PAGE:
© Kay Kohlmeyer/Syro-German mission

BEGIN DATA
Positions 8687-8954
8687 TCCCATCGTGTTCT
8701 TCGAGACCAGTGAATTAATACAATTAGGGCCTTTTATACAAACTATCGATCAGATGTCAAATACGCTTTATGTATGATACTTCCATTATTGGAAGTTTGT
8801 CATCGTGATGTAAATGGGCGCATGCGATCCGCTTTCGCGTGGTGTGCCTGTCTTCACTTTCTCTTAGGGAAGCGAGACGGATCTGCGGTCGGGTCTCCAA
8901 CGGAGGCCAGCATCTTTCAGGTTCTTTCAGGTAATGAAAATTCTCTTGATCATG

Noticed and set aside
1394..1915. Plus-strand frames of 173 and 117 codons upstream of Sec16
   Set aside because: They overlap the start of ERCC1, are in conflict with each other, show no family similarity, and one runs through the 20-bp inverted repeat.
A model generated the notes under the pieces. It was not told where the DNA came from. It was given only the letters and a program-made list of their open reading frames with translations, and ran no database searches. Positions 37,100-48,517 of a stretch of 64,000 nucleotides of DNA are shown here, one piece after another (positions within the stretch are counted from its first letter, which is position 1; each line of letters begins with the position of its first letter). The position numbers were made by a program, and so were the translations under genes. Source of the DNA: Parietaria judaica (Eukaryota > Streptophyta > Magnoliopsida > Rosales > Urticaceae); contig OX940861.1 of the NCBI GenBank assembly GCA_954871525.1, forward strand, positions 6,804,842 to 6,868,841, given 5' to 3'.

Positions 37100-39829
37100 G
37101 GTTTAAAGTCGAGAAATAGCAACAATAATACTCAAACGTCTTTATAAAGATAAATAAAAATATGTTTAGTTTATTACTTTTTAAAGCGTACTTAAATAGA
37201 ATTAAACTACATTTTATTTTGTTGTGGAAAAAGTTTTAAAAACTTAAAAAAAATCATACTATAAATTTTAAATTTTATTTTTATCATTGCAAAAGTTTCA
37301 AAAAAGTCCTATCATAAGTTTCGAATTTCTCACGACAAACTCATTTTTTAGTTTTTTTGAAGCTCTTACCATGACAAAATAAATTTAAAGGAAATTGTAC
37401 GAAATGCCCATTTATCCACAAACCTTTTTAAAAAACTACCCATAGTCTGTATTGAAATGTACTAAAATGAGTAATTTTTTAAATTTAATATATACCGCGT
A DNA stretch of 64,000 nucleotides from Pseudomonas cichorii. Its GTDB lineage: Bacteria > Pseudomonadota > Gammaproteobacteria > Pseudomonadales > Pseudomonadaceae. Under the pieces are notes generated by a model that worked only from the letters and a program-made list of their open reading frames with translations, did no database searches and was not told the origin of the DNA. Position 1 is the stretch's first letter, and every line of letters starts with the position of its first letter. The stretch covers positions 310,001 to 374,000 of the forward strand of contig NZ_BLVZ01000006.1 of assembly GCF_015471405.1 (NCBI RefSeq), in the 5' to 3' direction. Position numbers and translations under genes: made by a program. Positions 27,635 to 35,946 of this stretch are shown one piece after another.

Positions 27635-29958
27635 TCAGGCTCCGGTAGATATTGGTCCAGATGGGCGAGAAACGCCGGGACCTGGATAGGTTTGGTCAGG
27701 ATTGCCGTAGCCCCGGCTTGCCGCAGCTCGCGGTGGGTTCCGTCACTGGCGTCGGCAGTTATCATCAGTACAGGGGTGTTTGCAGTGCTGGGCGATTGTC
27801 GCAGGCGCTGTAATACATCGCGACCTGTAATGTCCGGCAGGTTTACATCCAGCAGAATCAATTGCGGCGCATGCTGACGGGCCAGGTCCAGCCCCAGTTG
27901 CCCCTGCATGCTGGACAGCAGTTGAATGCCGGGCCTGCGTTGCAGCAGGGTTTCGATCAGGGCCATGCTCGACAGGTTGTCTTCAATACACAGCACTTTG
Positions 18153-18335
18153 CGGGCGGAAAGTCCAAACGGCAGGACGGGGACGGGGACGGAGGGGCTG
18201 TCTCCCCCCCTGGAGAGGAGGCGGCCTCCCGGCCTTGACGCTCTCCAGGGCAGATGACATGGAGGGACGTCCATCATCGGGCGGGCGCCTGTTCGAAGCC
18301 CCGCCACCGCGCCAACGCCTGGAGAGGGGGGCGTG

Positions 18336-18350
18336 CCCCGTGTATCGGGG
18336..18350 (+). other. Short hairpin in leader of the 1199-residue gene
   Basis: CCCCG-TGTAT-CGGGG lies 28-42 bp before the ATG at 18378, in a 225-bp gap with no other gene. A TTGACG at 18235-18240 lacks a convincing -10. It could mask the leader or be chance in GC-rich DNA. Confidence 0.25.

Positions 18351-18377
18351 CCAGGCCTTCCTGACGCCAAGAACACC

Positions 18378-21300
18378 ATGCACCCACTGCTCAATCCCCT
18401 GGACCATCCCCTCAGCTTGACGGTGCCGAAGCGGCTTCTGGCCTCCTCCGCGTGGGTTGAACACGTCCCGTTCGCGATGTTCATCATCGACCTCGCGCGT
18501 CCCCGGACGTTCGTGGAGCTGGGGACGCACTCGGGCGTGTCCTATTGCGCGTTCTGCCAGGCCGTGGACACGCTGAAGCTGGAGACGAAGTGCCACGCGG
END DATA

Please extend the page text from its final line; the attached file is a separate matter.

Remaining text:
FACE-OFF. The “Storm God of Halab” (shown here) seems to square off against the king who built him his sanctuary in this 6-foot-high relief at a temple in Aleppo in northern Syria. This temple was destroyed and rebuilt multiple times during the Bronze and early Iron Ages. An inscription next to the king’s image identifies the monarch as “King Taita … of PaDAsatini, [who] honored the image of the Halabean Storm God.” Scholars differ over the date of this phase of the temple, placing it anywhere from the 11th century to the end of the tenth century B.C.E.—a close contemporary of Solomon’s Temple in either case. PaDAsatini is probably related to Philistine, and Taita might well have been king of a Philistine state that existed here at this time.